Jill Soloway Book Imprint, Harper Lee’s Will Unsealed, and More


Every day Poets & Writers Magazine scans the headlines—from publishing reports to academic announcements to literary dispatches—for all the news that creative writers need to know. Here are today’s stories:

Transparent creator and LGBTQ activist Jill Soloway will launch a new book imprint, Topple Books, with Amazon Publishing. The imprint, whose first titles will be released in 2019, will focus on works by women of color, as well as writers who identify as queer and/or gender nonconforming. (Publishers Weekly)

Yesterday an Alabama Court unsealed Harper Lee’s will, which had been kept private since the author’s death in February 2016. The will dictates that most of Lee’s literary assets be transferred to a trust she formed in 2011, leaving open questions of who will control her estate and literary papers. (New York Times)

“I will always feel an ethical responsibility as a poet because I will always feel an ethical responsibility as a person, as we all should; the truck driver, the engineer, the painter, the prince, the writer, the biologists, all have a responsibility just by being.” National youth poet laureate Amanda Gorman talks about poetry and race. (New York Times)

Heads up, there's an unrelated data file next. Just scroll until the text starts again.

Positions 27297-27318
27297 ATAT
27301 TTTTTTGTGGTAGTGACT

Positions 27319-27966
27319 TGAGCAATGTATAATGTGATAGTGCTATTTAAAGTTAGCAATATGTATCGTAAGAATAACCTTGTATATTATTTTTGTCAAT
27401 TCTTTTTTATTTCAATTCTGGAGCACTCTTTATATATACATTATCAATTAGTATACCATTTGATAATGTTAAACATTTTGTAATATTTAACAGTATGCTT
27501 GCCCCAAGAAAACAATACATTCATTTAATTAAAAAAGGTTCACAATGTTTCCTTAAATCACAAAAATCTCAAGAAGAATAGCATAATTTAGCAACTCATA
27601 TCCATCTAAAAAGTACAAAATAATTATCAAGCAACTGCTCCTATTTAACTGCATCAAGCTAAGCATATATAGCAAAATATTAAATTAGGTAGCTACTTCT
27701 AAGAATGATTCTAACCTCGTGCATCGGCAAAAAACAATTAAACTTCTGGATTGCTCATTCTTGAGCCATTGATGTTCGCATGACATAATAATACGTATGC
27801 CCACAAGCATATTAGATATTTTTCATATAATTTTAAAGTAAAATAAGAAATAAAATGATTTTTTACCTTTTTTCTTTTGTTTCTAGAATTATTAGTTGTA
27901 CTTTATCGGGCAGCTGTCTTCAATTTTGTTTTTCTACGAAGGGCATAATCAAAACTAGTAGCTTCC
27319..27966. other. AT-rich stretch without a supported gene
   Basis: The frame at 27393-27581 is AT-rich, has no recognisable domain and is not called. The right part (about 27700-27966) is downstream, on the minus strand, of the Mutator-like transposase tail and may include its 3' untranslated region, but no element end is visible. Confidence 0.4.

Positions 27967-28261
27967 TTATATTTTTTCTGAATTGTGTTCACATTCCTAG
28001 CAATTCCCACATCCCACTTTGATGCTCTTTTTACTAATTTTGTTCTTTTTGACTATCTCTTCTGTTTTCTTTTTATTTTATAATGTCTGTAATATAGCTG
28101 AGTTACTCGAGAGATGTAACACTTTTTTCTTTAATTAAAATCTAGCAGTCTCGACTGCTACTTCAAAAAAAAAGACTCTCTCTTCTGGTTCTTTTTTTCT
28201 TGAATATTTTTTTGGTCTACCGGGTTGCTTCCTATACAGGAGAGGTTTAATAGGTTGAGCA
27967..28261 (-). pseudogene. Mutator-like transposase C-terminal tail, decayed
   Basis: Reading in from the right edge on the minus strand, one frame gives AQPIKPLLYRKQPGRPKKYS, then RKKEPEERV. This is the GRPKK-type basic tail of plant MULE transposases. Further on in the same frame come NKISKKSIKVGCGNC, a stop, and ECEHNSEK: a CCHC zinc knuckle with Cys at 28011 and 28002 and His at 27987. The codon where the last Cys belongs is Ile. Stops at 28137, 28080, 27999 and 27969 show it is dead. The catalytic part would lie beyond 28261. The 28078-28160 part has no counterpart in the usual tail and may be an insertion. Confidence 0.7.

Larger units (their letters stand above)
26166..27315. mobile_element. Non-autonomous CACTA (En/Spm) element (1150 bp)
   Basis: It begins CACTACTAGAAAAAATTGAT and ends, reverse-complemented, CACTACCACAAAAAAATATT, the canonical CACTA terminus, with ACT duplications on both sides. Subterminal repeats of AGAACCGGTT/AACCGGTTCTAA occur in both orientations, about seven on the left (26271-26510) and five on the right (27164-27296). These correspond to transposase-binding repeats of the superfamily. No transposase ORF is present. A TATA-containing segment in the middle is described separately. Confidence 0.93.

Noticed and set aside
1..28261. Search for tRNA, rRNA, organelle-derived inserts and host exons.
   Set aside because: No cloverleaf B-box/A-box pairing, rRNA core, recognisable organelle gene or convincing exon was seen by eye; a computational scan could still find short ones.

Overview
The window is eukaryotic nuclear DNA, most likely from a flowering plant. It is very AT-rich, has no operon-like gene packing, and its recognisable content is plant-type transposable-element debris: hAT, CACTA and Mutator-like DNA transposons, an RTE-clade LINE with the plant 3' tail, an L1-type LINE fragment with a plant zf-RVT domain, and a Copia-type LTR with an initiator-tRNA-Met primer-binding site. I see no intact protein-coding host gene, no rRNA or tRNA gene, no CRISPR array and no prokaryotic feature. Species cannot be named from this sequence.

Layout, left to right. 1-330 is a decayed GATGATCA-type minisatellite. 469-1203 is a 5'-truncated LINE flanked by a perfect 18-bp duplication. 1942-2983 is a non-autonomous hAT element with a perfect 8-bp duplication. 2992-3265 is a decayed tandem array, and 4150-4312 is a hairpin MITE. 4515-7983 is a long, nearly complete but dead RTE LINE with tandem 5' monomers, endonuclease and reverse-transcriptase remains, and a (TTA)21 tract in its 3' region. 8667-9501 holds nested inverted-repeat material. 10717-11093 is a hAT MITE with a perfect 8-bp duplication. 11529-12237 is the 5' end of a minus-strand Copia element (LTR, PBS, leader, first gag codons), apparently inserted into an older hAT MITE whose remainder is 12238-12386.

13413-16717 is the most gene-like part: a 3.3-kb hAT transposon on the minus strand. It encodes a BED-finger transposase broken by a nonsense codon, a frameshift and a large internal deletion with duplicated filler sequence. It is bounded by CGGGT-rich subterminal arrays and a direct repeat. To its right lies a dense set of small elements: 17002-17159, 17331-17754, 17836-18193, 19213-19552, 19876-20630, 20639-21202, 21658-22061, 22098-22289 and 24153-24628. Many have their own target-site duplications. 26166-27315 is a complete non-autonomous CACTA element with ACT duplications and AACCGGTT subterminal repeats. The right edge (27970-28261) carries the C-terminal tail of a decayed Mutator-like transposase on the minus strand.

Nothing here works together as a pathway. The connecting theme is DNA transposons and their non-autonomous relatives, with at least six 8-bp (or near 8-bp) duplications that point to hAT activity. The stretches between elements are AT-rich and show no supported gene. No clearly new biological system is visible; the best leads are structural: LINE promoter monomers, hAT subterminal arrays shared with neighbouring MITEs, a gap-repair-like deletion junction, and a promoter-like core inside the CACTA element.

To read more about Gorman and the night she was announced national youth poet laureate, check out this Poets & Writers exclusive.

The Poetry Coalition announced its second annual programming initiative, Where My Dreaming and My Loving Live: Poetry & the Body. More than twenty organizations that make up the coalition will host events and publish work on the theme of poetry and the body. (Academy of American Poets)

Read about how the Poetry Coalition got started last year in the March/April 2017 issue of Poets & Writers Magazine.

Hillary Clinton will deliver a lecture on closing night of the PEN World Voices Festival, followed by a conversation with writer Chimamanda Ngozi Adichie. The festival, which will be held in New York City in April, will revolve around the theme “Resist and Reimagine.” 

After hearing that writer Emma Hannigan’s cancer is now terminal, a group of Irish writers have successfully campaigned to make her book Letters to My Daughters the No. 1 best-seller in Ireland. Hannigan has also raised more than €70,000 for cancer charities. (Guardian)

On Tuesday, singer Dolly Parton and her nonprofit Imagination Library donated the organization’s hundred millionth book to the Library of Congress. Parton started the nonprofit in 1995 to honor her father, who never learned to read; the organization now donates a million books a month to families and kids. (Washington Post)